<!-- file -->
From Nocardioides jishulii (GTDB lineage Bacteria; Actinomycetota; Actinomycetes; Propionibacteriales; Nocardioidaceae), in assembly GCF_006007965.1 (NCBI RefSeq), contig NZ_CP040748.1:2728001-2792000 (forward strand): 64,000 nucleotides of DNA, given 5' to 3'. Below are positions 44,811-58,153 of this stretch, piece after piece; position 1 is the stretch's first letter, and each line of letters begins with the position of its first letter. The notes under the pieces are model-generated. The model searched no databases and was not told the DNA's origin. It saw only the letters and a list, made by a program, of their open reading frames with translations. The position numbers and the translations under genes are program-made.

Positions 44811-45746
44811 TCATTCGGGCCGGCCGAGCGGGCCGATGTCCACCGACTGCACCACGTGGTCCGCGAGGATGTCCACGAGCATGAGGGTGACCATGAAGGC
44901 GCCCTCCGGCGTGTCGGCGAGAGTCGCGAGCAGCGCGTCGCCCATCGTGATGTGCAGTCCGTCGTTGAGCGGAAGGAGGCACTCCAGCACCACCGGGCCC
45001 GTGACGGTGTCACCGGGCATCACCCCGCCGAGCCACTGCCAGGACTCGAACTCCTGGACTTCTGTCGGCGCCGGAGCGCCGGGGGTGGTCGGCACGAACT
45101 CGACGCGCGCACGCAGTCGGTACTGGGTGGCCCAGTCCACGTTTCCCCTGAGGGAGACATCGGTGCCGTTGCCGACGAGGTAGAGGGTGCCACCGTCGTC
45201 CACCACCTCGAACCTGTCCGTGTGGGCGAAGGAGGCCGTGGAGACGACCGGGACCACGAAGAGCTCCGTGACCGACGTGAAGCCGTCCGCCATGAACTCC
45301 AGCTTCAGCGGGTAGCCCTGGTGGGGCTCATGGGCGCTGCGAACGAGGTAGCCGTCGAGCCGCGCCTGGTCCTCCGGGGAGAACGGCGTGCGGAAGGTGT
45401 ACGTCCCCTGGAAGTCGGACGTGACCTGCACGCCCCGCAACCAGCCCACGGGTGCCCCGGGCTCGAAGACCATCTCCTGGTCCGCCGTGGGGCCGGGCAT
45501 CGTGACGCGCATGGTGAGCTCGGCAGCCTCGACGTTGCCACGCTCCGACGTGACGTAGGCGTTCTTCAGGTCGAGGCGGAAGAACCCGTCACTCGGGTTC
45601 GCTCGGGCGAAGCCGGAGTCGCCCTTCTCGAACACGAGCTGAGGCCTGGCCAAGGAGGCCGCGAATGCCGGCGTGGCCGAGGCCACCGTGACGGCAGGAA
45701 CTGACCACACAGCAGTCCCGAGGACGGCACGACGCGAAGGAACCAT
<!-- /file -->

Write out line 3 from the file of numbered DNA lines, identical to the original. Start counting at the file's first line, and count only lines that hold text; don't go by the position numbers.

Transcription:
44811 TCATTCGGGCCGGCCGAGCGGGCCGATGTCCACCGACTGCACCACGTGGTCCGCGAGGATGTCCACGAGCATGAGGGTGACCATGAAGGC